Josef Albers - Exhibition view, 2004 © Galería Elvira González

Josef Albers

Josef Albers photograph Arnold Newman 1948

Josef Albers, 1948. © Arnold Newman

Bottrop, Germany, 1888 – New Haven, USA, 1976
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To distribute material possessions is to divide them, to distribute spiritual possessions is to multiply them.

Josef Albers was born in Germany in 1888. In 1920 he started his studies at the Bauhaus School, in Weimar. Bauhaus was considered the pioneering school for interdisciplinary education in art, architecture and design. Albers took part of the Special Program, where he studied in depth the “contrast effects” of form, texture and, most importantly, colour. Five years later, Albers was working at the Bauhaus teaching alongside artists such as Wassily Kandinsky, Paul Klee and Oskar Schlemmer.

In the United States he began a process of experimentation with the optical effects of colour, which resulted in his well-known series of paintings Homage to the Square. Albers focused in demonstrating that there is not a single perception of colour. This series included over a thousand works; paintings, drawings, prints and tapestries executed over a period of 25 years. His colour studies were accompanied with the publication in 1963 of the influential book Interaction of Colour. This publication provided the most comprehensive analysis of the function and perception of colour to date, and deeply influenced artistic education practice, especially Color Field painting and Minimalism in the 20th Century.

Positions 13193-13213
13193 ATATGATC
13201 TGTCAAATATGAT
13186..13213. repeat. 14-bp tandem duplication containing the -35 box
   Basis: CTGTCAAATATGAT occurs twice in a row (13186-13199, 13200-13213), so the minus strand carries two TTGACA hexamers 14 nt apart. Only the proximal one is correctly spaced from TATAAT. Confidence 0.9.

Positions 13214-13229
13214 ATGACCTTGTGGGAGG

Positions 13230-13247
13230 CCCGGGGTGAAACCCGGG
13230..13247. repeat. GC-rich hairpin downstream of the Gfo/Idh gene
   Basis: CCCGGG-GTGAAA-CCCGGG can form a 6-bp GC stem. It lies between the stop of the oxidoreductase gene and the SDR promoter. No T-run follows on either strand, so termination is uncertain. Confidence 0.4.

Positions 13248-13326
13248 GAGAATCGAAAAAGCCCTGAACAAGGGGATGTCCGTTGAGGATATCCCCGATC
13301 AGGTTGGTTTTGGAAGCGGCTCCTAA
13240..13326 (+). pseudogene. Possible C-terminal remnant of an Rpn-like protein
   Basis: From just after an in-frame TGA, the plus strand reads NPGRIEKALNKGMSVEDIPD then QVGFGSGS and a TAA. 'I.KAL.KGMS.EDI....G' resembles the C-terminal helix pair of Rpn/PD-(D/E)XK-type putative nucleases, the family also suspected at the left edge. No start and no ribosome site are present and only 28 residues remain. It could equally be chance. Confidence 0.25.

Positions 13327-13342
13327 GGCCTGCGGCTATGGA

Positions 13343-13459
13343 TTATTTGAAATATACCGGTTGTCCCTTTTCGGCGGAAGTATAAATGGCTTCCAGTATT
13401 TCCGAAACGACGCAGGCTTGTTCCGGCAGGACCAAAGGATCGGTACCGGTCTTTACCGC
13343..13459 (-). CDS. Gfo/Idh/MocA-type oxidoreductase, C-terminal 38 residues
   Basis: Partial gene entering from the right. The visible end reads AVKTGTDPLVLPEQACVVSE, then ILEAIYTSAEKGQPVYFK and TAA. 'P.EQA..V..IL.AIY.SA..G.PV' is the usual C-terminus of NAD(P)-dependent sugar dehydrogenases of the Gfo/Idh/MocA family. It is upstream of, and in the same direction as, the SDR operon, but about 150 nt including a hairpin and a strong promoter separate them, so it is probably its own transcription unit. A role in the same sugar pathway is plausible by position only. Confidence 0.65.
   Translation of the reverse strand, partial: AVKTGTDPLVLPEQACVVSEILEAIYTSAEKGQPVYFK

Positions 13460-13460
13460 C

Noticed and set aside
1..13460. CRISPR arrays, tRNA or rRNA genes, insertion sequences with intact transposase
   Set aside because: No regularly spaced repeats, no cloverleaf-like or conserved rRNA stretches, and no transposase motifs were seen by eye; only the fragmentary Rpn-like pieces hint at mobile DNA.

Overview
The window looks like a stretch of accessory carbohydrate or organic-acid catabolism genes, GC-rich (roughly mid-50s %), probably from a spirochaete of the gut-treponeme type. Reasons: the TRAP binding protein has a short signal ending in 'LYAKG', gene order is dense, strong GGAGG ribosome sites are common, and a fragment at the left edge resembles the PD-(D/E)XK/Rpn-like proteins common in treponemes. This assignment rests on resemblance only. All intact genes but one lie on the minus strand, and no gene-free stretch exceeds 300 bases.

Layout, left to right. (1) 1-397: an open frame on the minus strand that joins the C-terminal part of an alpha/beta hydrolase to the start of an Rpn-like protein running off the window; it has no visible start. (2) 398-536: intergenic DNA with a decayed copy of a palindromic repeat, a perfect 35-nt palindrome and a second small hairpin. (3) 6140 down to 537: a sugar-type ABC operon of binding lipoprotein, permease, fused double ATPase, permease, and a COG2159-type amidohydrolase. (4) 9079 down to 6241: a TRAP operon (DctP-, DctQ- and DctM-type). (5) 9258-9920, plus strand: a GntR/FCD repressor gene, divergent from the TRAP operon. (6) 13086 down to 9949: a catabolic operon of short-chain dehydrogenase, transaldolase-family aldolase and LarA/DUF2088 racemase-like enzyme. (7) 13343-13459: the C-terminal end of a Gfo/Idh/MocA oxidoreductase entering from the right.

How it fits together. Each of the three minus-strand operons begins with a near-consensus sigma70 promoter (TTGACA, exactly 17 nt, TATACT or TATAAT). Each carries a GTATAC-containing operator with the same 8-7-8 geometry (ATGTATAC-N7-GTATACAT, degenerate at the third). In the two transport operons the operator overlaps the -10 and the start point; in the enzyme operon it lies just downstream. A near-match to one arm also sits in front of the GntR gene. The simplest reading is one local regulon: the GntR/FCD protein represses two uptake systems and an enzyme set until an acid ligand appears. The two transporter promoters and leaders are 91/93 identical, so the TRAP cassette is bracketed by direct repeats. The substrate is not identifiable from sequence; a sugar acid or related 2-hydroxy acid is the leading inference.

Albers had his first exhibition in 1919 at Galerie Goltz, in Munich, and in 1935 in the United States at Addison Gallery of American Art, Phillips Academy, Andover. Massachusetts. In 1936 he showed his work for the first time individually in Manhattan, at the New Art Circle of J. B. Neuman. He also participated in Documenta I (1955) and Documenta IV (1968), Kassel. Since then, his work has been exhibited all over the world. In 1971 he was the first living artist to have a solo exhibition at the Metropolitan Museum of Art, New York. Today, his work is part of major public collections around the world.

Josef Albers died in New Haven, Connecticut, on March 25, 1976.